Earlier this year, the United States Pharmacopeia (USP) took the first in a series of steps to revise the standards for compounding nonsterile and sterile preparations, and aligning the relevant chapters with USP <800> (“Hazardous Drugs — Handling in Healthcare Settings”), which was published in 2016 and goes into effect December 1, 2019.
The public comment period for USP <795> closed in late July of this year, at the same time that USP introduced their Proposed Revision for GC <797>, with a public comment period that will close on November 30, 2018.
USP <797> specifically addresses “Pharmaceutical Compounding — Sterile Preparations.” Like USP <795>, the Proposed Revision introduces substantive changes that affect a range of categories, particularly for institutional pharmacies.
Understandably, these revisions could have a sizable impact on facility workflow and finances, so it’s incumbent on pharmacists and executives to review USP <797> and determine how the scope of the proposed changes could actually influence their practices.
Here are some of the revisions likely to have the most significant consequences.
Shifting definitions for sterile compounding
As is case for the revisions to nonsterile compounding rules, this chapter also brings fundamental change to the medication compounding model.
The previous version of <797> outlines three categories of compounded sterile products: low-risk, medium-risk, and high-risk. The Proposed Revision to GC <797> consolidates those into two: Category 1 and Category 2.
This shift is likely to have the greatest impact on facilities that were formerly classified as medium-risk compounders, which describes the vast majority of hospitals in the U.S. Many of these facilities will now be graduating to a higher level of compounding “risk” in Category 2 and, as such, will have a higher bar to clear to remain in compliance.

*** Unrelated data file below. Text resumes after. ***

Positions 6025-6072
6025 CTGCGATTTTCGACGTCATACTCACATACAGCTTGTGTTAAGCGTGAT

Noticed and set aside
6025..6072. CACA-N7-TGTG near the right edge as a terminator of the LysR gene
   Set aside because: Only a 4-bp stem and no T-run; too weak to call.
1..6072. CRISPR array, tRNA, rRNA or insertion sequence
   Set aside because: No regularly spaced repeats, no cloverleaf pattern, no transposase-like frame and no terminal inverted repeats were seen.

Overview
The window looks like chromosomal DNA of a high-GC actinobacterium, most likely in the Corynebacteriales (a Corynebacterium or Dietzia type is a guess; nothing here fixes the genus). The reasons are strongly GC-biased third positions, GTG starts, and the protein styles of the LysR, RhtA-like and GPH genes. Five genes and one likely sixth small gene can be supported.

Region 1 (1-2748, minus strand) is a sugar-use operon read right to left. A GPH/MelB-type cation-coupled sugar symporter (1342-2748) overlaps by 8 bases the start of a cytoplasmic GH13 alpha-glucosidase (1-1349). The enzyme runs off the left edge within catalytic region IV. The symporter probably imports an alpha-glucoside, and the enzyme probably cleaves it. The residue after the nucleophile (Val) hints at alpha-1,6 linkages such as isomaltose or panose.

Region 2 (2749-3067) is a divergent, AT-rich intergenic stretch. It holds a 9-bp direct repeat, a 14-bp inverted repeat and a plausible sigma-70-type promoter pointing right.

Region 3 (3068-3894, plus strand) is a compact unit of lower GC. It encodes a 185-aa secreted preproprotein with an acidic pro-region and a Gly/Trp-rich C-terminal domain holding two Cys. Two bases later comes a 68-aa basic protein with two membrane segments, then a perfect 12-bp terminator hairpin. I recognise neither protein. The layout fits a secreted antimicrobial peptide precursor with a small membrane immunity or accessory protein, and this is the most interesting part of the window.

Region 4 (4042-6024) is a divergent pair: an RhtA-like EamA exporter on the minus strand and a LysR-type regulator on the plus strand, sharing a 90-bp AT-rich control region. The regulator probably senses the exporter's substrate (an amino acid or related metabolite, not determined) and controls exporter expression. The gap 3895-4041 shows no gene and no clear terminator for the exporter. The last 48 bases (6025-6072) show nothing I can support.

USP <797> also introduces a new definition of “what constitutes compounding.” In the case of a “bag and vial” system (in which a medication vial is attached, with adaptor, to the bag that it needs to be mixed in, for infusion), if a nurse is on the nursing unit and attaches the bag and vial, that is not regarded as compounding.
However, if a batch of these is being attached within the pharmacy to be put into different automated dispensing cabinets, that process is now considered “sterile compounding” and would need to be done inside an ISO Class 5 hood.
Investment of time
Previously, mandatory checks such as glove fingertip testing and media fill testing have been done annually, but <797> will now mandate that these be performed semi-annually.
The person responsible for this QA will now effectively have their workload doubled: in the example of a mid-sized facility — with 25 employees — the process (including training, visual observations, and the testing mechanics) could be estimated to take two hours per employee. That represents an additional 50 hours of work, not to mention a doubling in the cost of supplies.
Similarly, the requirement for surface sampling (literally wiping surfaces in various compounding areas to test for bacterial contamination) is mandated to be done monthly in the new version of <797>; the previous version required that this testing need only be done “periodically,” with that term defined loosely. For most facilities, then, this redefinition will result in additional time requirements.